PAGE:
BEARTOOTH PASS -- In 13 years of plowing the Beartooth Pass, Steve Reed has never encountered so little snow.
But the weather can change things quickly on the section of Highway 212 that rises to 11,000 feet as it crosses the Beartooth Mountains from Red Lodge into Wyoming and then on to Yellowstone National Park. Park crews plow the Wyoming side of the highway. Traditionally, the route is opened the Friday before Memorial Day weekend and stays open through Labor Day weekend. But the highway is often closed, sometimes several times, when snow or rocks fall.
"It's usually the middle of June before you're feeling pretty good that you're out of the woods," said Reed, section supervisor for the Montana Department of Transportation in Red Lodge.
And even in low snow years like this one, there are endless challenges to working in a high-altitude environment of rock, more rock, cold and water.
This year's snowplowing efforts on the 11 miles of highway on the Montana side are the opposite of last year. Late snow last May kept filling in the roadway almost as fast as the crews could plow it out.
The drift on the Mae West corner, above Vista Point, is often much higher than the 10-foot tall plows. This year, it was only 6 to 8 feet deep. Last year, a drift above the Quad Creek drainage measured 28½ feet deep and took a week to plow through. This year, it took a day and a half to clear. Last year, all that was showing of the restrooms at Vista Point was their vent pipes. It took about three days to dig the restrooms out. This year, it took about three minutes.
Part of the reason snowplowing took less time was that the crew acquired new equipment. The pride of the group is a 644-horsepower snowblower made by Kodiak America, driven by an eight-cylinder Mercedes engine. The blower is rated at 5,000 tons an hour and is capable of throwing snow 80 feet high. Even better, it can be quickly attached and detached from the front-end loader that guides the blower. The 30-year-old unit it replaced took days to put on and was only half as powerful.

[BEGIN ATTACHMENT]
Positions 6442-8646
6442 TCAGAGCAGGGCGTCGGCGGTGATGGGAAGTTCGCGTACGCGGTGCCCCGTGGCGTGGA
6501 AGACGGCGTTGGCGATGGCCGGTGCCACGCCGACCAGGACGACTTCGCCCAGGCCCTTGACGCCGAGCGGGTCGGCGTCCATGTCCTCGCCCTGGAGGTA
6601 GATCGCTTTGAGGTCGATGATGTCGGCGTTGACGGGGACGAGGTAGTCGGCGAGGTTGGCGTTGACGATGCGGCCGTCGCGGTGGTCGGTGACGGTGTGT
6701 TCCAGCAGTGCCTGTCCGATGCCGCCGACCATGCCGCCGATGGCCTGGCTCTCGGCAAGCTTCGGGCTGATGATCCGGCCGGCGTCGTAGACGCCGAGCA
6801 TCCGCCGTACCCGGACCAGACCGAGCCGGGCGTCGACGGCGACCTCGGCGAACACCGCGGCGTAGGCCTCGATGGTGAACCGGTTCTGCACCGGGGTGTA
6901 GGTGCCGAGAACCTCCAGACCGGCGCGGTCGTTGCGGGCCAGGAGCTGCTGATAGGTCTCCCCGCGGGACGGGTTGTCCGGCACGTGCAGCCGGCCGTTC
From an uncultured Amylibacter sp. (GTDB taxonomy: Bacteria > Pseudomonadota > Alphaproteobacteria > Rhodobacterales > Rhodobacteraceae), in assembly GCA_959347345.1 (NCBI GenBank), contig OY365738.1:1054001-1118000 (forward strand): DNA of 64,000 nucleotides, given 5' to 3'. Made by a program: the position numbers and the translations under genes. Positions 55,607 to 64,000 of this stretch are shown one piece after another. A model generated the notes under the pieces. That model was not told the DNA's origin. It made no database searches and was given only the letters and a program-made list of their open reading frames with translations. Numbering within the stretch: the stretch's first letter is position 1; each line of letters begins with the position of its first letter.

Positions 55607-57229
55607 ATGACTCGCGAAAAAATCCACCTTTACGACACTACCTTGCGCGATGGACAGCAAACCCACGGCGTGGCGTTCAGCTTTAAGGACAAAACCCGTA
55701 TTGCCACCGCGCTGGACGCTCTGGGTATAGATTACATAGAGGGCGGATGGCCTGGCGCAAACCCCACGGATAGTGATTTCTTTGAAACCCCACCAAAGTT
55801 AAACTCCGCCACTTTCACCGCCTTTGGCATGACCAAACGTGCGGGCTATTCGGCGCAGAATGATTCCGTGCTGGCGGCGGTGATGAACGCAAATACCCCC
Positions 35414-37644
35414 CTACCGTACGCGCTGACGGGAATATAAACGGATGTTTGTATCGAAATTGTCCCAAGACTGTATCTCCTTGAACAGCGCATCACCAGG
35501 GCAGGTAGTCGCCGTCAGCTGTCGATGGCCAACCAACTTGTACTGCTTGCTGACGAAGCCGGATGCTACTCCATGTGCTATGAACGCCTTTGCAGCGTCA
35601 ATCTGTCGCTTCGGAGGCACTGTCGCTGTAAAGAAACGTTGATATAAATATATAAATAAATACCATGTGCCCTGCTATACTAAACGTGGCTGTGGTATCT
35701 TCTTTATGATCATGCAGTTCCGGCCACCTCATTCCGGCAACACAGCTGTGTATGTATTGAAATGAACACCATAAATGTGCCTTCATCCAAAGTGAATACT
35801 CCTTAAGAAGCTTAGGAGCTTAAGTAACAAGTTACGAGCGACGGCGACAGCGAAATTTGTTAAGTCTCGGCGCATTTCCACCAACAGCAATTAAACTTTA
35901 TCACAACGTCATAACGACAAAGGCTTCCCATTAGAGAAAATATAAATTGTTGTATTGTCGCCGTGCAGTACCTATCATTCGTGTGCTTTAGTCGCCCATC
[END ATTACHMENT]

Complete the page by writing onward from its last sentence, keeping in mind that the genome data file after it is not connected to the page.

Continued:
In addition, the crew used a SnoCat to plow deep snow off the top of drifts, pushing the snow off the side of the road, which cut the amount of snow the blower needed to throw.
Slip sliding away
Last year, the ground became so saturated with melt water that rocks flowed down the Quad Creek drainage, blocking a 4-by-6-foot concrete culvert and backing up water alongside the highway about 15 feet deep, even though water was rushing out an overflow culvert.
To unplug the culvert, a mini excavator was lowered by cable down the steep slope to the outlet end by a wrecker truck. The excavator rammed a length of guardrail into the 280-foot-long culvert to loosen the rock.
"It rumbled for about five minutes, you could feel the ground shaking, then it just shot rocks about that size through," said Tom Tilzey, MDOT maintenance superintendent, as he pointed to a dishwasher-sized boulder.
Randy Roth, MDOT maintenance chief, estimated there was 300 feet of head pressure generated by the backed-up water. That's equal to about 130 pounds per square inch.
To prevent such a blockage from occurring again, the agency last fall poured a concrete extension onto the uphill side of the culvert and installed a four-piece grate made of 8-inch diameter pipe. The idea is that the pipe would stop the rock, and the extension would allow the water to flow up and over any rocks but still let water drain back down into the culvert. The grate was built in four sections to allow it to be removed for cleaning.
It was a unique solution to an unusual problem in a difficult environment.
"We don't want that thing to plug again," Roth said. "That was a job getting that unplugged."
An estimated 1,500 cubic yards of rock was hauled out of the drainage to ensure the culvert doesn't jam up anytime soon.
"Gravity is always working up here," Tilzey said. "That's the name of the game, rocks and gravity."
No early opening
Despite the lack of snow this year, the Beartooth Pass won't be opened until May 25, the Friday before Memorial Day. That gives the Park Service time to reach the Montana-Wyoming state line. Last year, the crew was called off its work on the Beartooth Pass to open the Dunraven Pass after a rockslide closed off the highway between Tower Junction and Mammoth Hot Springs.
This year, as Roth noted, the situation is "totally different." Along the Beartooth Highway, though, different is normal.
"Two years ago, we had a crew up here all Fourth of July weekend because we had 4 feet of snow," Roth recalled. "I hope the lack of snow doesn't keep people from coming up this year."